Sen. Thomas Duane (D-Manhattan), the Senate’s biggest booster of gay marriage, said he’ll introduce legislation “within weeks” to legalize same-sex marriage – and will push for a vote before the end of June.

“I think everyone is aware that we have to make the lives of New Yorkers better in every way – economically, as well as to provide equality to New York families,” Duane said Monday.

Although a similar bill was soundly defeated in the Senate in 2009, Duane and other supporters believe Gov. Cuomo’s support can finally tilt the political landscape.

Cuomo, whose favorable rating reached a soaring 70% in this week’s Siena poll, called for the legalization of gay marriage in his State of the State address earlier this month.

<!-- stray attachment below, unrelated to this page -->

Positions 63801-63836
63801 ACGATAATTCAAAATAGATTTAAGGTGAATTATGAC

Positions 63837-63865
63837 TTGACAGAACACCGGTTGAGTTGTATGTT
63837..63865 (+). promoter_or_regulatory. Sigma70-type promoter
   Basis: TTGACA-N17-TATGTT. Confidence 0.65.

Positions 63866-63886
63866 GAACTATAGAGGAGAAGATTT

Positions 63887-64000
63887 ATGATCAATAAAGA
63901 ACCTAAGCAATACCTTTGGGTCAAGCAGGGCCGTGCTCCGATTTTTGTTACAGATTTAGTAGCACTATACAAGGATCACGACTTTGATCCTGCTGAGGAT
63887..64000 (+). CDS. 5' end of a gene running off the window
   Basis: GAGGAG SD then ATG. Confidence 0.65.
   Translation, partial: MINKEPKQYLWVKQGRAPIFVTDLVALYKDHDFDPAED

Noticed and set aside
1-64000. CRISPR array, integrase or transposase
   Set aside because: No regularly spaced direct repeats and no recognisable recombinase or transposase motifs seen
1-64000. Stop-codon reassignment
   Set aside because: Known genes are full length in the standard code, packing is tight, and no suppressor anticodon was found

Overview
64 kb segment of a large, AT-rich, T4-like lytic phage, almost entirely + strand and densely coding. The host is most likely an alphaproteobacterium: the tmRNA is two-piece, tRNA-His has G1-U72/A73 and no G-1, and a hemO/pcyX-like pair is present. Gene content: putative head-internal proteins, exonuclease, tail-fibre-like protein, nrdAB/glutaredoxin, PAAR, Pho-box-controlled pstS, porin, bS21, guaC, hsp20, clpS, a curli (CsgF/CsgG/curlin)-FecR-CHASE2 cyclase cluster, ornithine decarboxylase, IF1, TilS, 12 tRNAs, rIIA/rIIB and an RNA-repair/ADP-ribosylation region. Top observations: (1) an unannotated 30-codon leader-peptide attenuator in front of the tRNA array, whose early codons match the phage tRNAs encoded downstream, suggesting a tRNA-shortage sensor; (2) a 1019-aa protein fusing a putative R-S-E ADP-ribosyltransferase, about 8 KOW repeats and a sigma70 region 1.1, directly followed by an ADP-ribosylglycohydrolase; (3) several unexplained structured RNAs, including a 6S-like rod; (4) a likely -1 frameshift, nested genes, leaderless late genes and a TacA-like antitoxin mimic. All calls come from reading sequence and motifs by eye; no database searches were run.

Marriage equality legislation, sponsored by Assemblyman Danny O’Donnell, has passed twice in the New York Assembly. The bill failed in the State Senate on December 2, 2009 by a vote of 38 – 24. Republicans now control the Senate (Again. The GOP controlled the Senate for decades until the 2009-2010 session.) But, the GOP leader won’t prevent a vote on the bill, we’re told:

Scott Reif, a spokesman for Senate Majority Leader Dean Skelos (R-Nassau), said his boss opposes gay marriage, but would not block the measure from coming up for a vote.

This one is going to be intense. Having a supportive Governor with strong polling numbers on our side should help.

And, thanks to Fight Back NY, a lot of the state’s politicians know there’s a political price to pay for opposing equality.




AMERICAblog Gay

—  admin